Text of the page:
7 Tips to Help You Ace a Peer Interview
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Today’s Question: Occasionally, job seekers will go through peer interviews during the hiring process. These interviews can be a little intimidating. We’re all used to talking with hiring managers and recruiters, but being interviewed by our potential colleagues? That can be weird! What tips do you have to help job seekers ace their peer interviews?
1. Get Your Peers to Do the Talking
I’ve consulted on hundreds of hires, and I have to say that peer interviews are often the easiest to ace. The secret is taking control of the interview and asking the panel about what they feel it takes to be successful in the job, what they’d like to see in a coworker. Get them talking. And make sure that each person has a chance to speak. The more they talk, the higher they will rate you. Then of course, when you’re answering their questions, use the
information you’ve gathered to frame your remarks.
— Barry Maher, Barry Maher & Associates
2. Find Out How You Can Help the Team
Treat each person as the expert in the area they work in and learn how you can help. People want to work with people who want to help. People don’t want to work with people who tell them what to do or come across as superior.
— Michelle Merritt, Merrfeld Resumes and Coaching
3. Treat It Like a Regular Interview
My advice for job seekers in acing peer interviews is to remember that the people interviewing them are just as important as the hiring manager. They will often be respected and trusted members of the hiring manager’s team. Therefore, their opinions of you will be valuable in the decision-making process.
So treat this interview like any other interview. Be prepared and try to build a rapport with these peers. It may well be important to the hiring manager to see if you’ll both get on.
Also, use this interview as an opportunity to learn more about the role and company. You’ll often get a more honest opinion from a peer.
— Jonathan Burston, Interview Expert Academy
4. Build Camaraderie With Your Interviewers
You might be working with the interviewers in the future, so you may as well start becoming friends.
In addition to answering the typical interview questions, you should try to find something in common that you can talk about with your interviewers/future peers. This allows you to create a sense of camaraderie that will guide the rest of the interview and make it flow naturally. This connection will also help you gain the support of your interviewers, who may have a significant say in your getting your job.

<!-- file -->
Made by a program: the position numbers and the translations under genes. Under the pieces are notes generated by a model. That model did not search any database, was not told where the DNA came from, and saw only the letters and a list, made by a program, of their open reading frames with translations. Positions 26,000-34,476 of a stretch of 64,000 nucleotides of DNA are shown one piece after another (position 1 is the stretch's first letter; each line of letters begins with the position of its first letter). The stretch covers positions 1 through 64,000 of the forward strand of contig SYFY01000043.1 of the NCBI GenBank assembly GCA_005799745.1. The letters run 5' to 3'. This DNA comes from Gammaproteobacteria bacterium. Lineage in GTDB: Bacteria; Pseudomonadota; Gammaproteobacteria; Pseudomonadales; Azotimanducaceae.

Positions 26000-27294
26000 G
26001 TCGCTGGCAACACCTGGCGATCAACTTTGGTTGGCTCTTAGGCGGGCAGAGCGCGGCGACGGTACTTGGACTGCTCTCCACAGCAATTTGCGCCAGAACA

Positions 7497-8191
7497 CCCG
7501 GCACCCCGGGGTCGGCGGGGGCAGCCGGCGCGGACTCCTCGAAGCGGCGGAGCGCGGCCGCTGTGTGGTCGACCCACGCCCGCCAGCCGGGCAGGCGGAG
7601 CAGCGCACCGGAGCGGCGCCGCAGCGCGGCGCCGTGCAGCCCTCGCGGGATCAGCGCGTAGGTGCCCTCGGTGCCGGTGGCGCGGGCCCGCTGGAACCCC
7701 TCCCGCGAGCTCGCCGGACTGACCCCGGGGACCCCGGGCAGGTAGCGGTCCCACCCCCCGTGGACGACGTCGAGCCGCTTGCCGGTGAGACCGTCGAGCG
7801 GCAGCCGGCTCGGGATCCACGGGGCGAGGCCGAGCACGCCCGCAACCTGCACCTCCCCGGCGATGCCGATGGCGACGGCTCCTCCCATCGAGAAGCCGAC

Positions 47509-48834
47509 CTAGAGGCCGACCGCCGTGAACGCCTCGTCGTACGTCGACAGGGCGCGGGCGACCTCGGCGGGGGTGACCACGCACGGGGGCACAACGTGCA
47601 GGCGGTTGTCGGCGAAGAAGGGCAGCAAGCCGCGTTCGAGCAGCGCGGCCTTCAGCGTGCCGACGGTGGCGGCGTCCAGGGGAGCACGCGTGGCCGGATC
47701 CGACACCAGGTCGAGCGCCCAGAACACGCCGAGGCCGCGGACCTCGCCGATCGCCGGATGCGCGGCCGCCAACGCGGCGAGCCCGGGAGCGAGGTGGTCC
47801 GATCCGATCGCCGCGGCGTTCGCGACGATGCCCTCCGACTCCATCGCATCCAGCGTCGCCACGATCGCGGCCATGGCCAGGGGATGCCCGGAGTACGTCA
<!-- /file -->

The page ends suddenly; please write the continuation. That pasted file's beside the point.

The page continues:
— AJ Saleem, Suprex Learning
5. Come Prepared to Ask Questions
Peer interviews can be an amazing opportunity. Sure, the hiring manager knows the job description, but the person who will be sitting in the chair next to yours knows what the job really entails.
My advice to job seekers is to think from the point of view of their potential peers when answering questions. They want to know you’ll be able to pull your own weight and add value to the team, so let them know how your skills will complement theirs.
Another important tip is to come prepared to ask them questions. Remember that you are interviewing them, too! Find out
how your job will support theirs, ask what kinds of things you’ll be doing together, and ask what they think the position’s biggest challenge is. They can give you insights into the company culture, work/life balance, and how the coffee in the break room is. Open-ended questions are always best.
My go-to question in a peer interview is: “How long have you worked here and what makes you stay?” You may be surprised just what kind of responses you’ll get.
— Meghann Isgan, One Click
6. Don’t Get Competitive
You are expected to share your work highlights, but monitor your tone and wording to ensure you are not sharing these highlights in a way that can be perceived as competitive or comparative. It’s an interview, not a competition.
— Angelina Darrisaw, C-Suite Coach
7. Get Input From Everyone
Ask specific questions of an interviewer, and then re-ask the question of another interviewer or in a different way to gather as many nuggets about the organization as possible.
For example, to find out about company culture, you may ask one interviewer, “How frequently does the team participate in social activities together?” Then, you can ask another interview, “Does the company sponsor team outings and volunteer events?”
— Karen Walser, Adecco Staffing